There’s no real secret – Geneva is one of the most affluent places in all of Europe. It’s where the elite head to shop, relax and show off their wealth. But for just over a week each year, the world’s attention is focused on one event, the Geneva International Motor Show. The 2020 edition of the show runs from Thursday the 5th March to Sunday the 15th. On display, will be everything from classics, custom coachwork and bespoke tuning houses to the latest supercar and even a smattering of concepts to give us a glimpse into the future.

Geneva International Motor Show

Show Highlights

As always the Geneva International Motor Show is held at Palexpo, a building that sits adjacent to the airport in the heart of Geneva. Palexpo is like any other arena type venue, consisting of huge interlinked halls which house incredible stands built for one week only.

2019 is looking to be a stellar year for unveiling new metal to the public. Naturally Ferrari comes first.

The Ferrari F8 Tributo will be a turbocharged V8 producing 710 BHP, making it the most powerful turbocharged road car Ferrari have ever built. A new design language has been employed for this model, sleeker lines and fussier styling have prevailed to make it one of the prettiest Ferrari’s in years.

There’s no word on pricing yet, however the motoring press are under the impression that the prancing horse is gunning for a piece of the McLaren pie; so a price around the same as the 720S isn’t out of the question as the F8 is going to match the McLaren in nearly every way. Its cost will be announced at Geneva.

Next up are Bugatti. With only two cars in their stable, the brand has to find ways to keep up the hype and excitement. This is where their one-off builds and concept cars come into play. This year it’s the turn of something simply known as the ‘Atlantic Tribute’; a single build machine created to honor the ex-Volkswagen chairman who instigated Bugatti’s revival way back in 1998. The name comes from one of the rarest and most valuable classic cars in the world, the 1936 Type 57 Atlantic.

Swedish car maker Koenigsegg is also releasing their Agera RS successor. Everything has been kept tightly under wraps until Geneva, where the name, power, performance and top speed will be announced. So far they’ve only released this teaser image.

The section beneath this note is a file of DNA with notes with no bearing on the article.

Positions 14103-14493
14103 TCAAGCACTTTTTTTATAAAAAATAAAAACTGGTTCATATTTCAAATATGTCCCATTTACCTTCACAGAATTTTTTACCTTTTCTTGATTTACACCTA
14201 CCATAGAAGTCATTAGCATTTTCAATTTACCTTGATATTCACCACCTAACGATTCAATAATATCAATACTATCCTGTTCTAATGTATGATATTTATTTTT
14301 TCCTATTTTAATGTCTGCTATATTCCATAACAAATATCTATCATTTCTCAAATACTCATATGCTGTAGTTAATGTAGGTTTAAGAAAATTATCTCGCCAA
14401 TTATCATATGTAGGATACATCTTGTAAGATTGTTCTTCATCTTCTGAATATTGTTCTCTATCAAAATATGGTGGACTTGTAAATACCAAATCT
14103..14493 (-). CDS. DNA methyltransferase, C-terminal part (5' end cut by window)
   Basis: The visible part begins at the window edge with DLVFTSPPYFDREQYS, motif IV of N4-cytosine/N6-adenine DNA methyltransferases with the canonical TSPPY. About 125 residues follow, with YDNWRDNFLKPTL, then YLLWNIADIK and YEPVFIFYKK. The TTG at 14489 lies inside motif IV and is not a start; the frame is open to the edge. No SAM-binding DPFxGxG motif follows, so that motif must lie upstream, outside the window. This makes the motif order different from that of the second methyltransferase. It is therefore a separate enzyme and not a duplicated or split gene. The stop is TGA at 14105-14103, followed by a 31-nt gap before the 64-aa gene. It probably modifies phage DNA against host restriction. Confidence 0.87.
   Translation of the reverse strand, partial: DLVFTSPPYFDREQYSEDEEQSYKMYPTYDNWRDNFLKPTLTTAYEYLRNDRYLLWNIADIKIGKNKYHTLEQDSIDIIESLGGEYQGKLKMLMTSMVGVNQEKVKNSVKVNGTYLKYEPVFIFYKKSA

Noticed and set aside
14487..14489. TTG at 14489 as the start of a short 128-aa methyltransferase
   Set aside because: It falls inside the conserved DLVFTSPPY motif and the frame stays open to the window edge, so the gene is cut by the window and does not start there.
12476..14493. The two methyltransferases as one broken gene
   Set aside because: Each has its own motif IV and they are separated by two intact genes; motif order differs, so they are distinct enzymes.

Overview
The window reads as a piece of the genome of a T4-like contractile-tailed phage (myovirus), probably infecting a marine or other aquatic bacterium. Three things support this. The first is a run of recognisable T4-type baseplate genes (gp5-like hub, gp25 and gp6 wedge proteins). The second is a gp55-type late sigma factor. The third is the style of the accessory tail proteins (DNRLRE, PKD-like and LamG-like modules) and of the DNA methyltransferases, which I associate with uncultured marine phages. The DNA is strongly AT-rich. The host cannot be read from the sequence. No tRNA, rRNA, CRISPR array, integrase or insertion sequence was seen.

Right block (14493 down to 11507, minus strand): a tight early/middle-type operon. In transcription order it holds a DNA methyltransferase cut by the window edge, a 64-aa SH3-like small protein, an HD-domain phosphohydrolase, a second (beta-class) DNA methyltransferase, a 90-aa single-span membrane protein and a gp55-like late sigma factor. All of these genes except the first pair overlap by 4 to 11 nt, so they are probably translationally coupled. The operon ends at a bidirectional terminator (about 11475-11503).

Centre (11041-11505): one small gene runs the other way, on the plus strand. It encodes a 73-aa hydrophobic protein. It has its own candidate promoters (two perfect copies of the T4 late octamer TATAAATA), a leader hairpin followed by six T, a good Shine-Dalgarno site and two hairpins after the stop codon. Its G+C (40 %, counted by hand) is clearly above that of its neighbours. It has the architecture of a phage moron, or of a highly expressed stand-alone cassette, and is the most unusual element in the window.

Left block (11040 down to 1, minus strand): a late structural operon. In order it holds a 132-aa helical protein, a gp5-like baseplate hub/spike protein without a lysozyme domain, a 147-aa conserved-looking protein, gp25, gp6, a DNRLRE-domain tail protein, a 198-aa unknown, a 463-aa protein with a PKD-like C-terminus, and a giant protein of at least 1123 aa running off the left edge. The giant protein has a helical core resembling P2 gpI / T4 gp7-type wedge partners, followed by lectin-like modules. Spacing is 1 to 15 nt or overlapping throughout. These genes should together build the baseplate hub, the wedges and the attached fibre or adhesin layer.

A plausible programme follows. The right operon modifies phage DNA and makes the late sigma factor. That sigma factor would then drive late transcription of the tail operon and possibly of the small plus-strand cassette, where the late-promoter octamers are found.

Pagani is also remaining tight-lipped about their unveiling at Geneva. The brand launched the Zonda at the show 20 years ago, so no doubt it will be something special.

Esteemed British car maker Morgan is bringing a new ‘wide body’ model to Switzerland. It comes after the demise of the much loved V8 that’s powered some of their most dramatic cars in recent years. Rumor has it that the ‘wide body’ will pay homage to the likes of the gorgeous Aero 8.


As always the Geneva International Motor Show is held at Palexpo, a building that sits adjacent to the airport in the heart of Geneva. Palexpo is like any other arena type venue, consisting of huge interlinked halls which house incredible stands built for one week only.

Top tip; head to Porsche for the best food – you might need an invite though.


Most visitors will fly into Geneva, which means a short walk outside the airport, along a path, over a bridge and into Palexpo. It takes just half an hour from being seated on the plane to entering the show doors.

Flights from Europe are plentiful with British Airways, Lufthansa and SWISS offering business class from numerous destinations on the continent.

Parking isn’t great at Geneva, unless you’re a VIP or exhibitor. Most visitors are forced to park away from the airport in areas marked P-48 & P-49. Parking charges are CHF 20 per car and include a free bus service to get you to the show, although P-49 is only a five-minute walk from Palexpo.

If you’re already in Switzerland, then train is probably the easiest way to get to the motor show. Almost all of the trains continue past the town center and terminate at the airport station which is next to the entrance for Palexpo.


Geneva gets incredibly busy around the time of the motor show so expect to pay a premium for any rooms that are still available.
Our choice for a night would be the Hotel d’Angleterre that sits on Geneva’s lakefront. It’s the place royalty, heads of state and celebrities normally grace. Built in 1872, the d’Angleterre is five-star all the way, you’ll also have views of Mont Blanc and the Jet d’Eau. Rooms for the week of the show are around £700 a night.

Another opulent stay can be had at the Mandarin Oriental – this was the first hotel to be built in Europe after the Second World War. It features an early modernist, semi Art Deco style. This has been preserved over the years and was renovated when the Mandarin Oriental took ownership. Prices during the motor show are roughly £1,000 a night.


Naturally the biggest attraction in Geneva is its spectacular lake. One of the largest in Western Europe, it’s actually split between France and Switzerland. The border runs right down its middle – however, custody of the lake belongs to Switzerland and is celebrated with the huge fountain, or Jet d’Eau. This spectacular fountain can be reached by a stone jetty, but beware of the wind – a slight change in direction can leave you soaked to the skin, so bring your yachting gear just in case.

Day trips can also be arranged to visit Chamonix and Mont Blanc, making Geneva and the motor show a great excuse for a few days away skiing.


The show opens to the public on the 7th March and runs until the 17th March. Doors open at 10am on weekdays and close at 8pm while weekend hours are 9am to 7pm.

Tickets for adults cost CHF 16, children CHF 9 and Pensioners CHF 9. Groups of 20 cost CHF 11 per person.
If you purchase your ticket after 4PM you’ll receive a 50% discount.